On time this week? Absolutely! We take these things seriously around here, you know that!

Happy Friday UNSECURITY Podcast listeners! It was a great week for us, hope yours was good (or better).

Weeks like this one at FRSecure and SecurityStudio are always special. We held our end of quarter meeting at our Minnetonka, MN headquarters. Our people fly in from all over the country to celebrate, collaborate, and have fun. It’s AWESOME to see everyone and spend time catching up.

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We are all family here, and it’s an amazing experience when everyone gets to come home. We have people fly in for the week from Florida, Nevada, Kentucky, and soon to be Missouri. It’s magical when everyone gets together. One of our core values is “work hard, play hard”, and it’s fun to see everyone collaborating then going out and having fun afterwards. Seriously amazing people doing incredible things.

I love these people!

Like almost every quarter, the team killed it again. It was another record quarter revenue and profit-wise, but this is secondary to the impact this team is making in our industry.

The mood was awesome. Blessings everywhere.

On to the show notes, eh? (What am I Canadian now?)

Originally, we were planning to cover a new SecurityStudio initiative we affectionately call “Project Bacon”. We’re going to put that off until next week because we have a special guest joining us for this show. Our special guest is Jim Nash, who represents District 47A in the Minnesota State House of Representatives.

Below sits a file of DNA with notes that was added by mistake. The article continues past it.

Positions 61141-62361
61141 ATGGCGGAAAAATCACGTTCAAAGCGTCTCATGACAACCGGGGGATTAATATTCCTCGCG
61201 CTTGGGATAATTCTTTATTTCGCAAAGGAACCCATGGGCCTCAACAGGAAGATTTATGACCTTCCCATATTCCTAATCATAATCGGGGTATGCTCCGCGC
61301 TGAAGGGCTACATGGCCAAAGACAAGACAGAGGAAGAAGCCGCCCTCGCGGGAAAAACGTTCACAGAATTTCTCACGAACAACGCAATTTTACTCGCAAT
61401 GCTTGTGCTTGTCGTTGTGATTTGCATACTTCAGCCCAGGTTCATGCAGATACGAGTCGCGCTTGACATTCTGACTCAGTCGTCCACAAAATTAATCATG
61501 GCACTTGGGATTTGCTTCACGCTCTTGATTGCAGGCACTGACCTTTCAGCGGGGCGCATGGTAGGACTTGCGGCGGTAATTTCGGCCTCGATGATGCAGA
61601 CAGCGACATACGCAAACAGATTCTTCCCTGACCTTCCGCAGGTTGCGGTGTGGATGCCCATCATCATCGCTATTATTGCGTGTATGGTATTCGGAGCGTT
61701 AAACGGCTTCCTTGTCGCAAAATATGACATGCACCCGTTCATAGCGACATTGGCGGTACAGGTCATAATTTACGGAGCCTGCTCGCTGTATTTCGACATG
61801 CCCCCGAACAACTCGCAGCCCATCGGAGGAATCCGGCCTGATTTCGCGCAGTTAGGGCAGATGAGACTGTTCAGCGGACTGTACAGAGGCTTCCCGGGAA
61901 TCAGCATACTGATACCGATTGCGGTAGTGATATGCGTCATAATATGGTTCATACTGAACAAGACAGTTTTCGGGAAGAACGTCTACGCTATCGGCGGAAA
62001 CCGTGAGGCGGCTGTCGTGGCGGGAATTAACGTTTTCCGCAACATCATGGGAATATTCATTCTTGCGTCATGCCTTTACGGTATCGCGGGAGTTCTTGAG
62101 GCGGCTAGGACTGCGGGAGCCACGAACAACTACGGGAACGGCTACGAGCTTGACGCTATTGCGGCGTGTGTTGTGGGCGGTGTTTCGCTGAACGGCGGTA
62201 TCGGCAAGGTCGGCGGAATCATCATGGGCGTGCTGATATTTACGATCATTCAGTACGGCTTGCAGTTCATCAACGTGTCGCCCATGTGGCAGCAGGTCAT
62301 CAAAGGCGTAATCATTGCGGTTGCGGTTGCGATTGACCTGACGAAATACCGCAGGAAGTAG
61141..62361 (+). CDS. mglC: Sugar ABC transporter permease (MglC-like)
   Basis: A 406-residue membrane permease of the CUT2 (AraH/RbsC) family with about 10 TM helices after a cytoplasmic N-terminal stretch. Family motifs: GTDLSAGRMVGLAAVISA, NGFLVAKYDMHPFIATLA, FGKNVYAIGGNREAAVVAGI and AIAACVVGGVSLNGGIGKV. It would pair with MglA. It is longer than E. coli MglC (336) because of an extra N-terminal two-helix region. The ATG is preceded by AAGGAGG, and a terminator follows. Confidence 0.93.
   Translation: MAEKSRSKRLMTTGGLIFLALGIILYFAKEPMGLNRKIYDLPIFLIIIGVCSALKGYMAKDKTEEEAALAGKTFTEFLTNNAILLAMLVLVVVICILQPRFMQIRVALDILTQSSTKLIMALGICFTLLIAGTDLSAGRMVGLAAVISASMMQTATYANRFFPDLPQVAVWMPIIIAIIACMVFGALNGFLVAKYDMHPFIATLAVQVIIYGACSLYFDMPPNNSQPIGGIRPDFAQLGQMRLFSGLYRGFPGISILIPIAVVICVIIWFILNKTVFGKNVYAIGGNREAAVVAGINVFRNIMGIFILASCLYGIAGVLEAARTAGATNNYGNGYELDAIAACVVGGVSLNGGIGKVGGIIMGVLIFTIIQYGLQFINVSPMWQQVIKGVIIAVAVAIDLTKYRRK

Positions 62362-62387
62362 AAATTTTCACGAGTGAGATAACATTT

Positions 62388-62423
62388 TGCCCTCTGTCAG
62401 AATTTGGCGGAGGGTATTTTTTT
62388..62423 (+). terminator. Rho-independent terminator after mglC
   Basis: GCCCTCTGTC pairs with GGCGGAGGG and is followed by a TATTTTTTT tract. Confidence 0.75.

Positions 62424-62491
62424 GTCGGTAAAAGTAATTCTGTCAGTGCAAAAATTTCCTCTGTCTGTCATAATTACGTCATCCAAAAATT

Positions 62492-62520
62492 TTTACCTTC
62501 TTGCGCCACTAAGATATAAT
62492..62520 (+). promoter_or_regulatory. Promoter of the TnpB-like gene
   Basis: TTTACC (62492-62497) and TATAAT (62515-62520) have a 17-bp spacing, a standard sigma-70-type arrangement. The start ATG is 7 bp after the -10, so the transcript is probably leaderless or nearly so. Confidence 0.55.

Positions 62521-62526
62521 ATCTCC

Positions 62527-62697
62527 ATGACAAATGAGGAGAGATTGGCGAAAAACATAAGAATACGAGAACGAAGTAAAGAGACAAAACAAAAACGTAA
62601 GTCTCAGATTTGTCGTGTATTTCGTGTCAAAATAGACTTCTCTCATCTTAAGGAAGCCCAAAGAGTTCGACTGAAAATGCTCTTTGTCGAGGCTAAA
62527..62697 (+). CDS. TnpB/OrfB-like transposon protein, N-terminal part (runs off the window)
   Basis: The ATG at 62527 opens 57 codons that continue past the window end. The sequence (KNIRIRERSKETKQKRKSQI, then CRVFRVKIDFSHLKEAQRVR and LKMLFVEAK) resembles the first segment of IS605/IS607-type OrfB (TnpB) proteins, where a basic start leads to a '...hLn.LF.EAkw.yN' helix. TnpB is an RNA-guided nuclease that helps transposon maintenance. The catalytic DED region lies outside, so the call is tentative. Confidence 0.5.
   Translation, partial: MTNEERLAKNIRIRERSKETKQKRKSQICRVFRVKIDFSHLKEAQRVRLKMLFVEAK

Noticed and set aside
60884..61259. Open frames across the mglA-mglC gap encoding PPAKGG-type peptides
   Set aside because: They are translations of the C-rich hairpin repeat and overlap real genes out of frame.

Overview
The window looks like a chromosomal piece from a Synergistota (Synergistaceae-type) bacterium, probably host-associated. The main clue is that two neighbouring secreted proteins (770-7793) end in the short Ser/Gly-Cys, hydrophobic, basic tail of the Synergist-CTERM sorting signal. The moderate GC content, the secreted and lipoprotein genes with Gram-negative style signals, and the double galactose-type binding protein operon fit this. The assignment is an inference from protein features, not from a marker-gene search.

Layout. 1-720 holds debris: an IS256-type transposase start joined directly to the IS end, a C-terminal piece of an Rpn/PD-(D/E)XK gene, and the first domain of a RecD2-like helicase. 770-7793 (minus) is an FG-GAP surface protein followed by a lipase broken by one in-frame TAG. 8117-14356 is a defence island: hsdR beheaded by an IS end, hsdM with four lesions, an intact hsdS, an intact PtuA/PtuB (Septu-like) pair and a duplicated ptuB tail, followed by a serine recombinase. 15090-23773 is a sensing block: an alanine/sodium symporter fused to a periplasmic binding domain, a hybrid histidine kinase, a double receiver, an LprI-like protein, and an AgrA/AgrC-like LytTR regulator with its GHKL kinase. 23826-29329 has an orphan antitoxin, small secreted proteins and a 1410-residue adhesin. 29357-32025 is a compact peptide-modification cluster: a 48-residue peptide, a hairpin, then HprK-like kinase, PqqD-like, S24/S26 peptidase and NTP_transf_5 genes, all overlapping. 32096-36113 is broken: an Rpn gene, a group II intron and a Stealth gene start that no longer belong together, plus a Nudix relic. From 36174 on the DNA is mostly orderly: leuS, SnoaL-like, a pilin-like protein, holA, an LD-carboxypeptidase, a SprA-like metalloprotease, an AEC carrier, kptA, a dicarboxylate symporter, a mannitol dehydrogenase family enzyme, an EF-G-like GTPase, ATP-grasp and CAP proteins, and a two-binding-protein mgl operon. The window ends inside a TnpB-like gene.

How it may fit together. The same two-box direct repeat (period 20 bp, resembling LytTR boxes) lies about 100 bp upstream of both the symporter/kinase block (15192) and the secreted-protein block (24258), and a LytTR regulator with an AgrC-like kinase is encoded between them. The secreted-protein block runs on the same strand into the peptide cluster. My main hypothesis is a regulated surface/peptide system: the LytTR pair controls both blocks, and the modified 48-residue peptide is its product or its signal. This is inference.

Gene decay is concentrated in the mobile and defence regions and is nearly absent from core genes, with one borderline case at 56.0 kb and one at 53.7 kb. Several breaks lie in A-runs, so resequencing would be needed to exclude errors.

SHOW NOTES – Episode 37

Date: Monday, July 22nd, 2019

Today’s Topics:

We’re going to touch on the following topics this week:

  • Civic Ransomware Awareness Project update
  • The #100DaysofTruth update
  • Calling BS on BS
  • Industry News

[Evan] – Hey oh. Good morning everyone. My name is Evan Francen. My show to host this week, so if you don’t like it, blame Brad. Speaking of Brad, he’s here. Hi Brad.

[Brad] Hi (or something similar)

[Evan] Also joining us this morning is Mr. Jim Nash. Now, I’ve got a special affinity for Jim. He’s a good friend, and he also represents my home district in the Minnesota State House of Representatives. Hi Jim.

[Jim] He also says “hi” or something of the like.

[Evan] Jim, I’m grateful for the work you do for the people of our district and I’m also very thankful for advocating like you do for information security. You’re a tremendous advocate for FRSecure, for the State, and for the US as a whole. Thank you.

[Jim] Graciously accepts my gratitude and says something wisdomy that will awe his constituents. I’ll probably have to cut him short because politicians sometimes like to talk.

[Evan] Let’s jump right in, shall we? We have a lot to cover in this week’s show. Real quick, like real real quick, what did you think about last week?

[ALL] Stuff.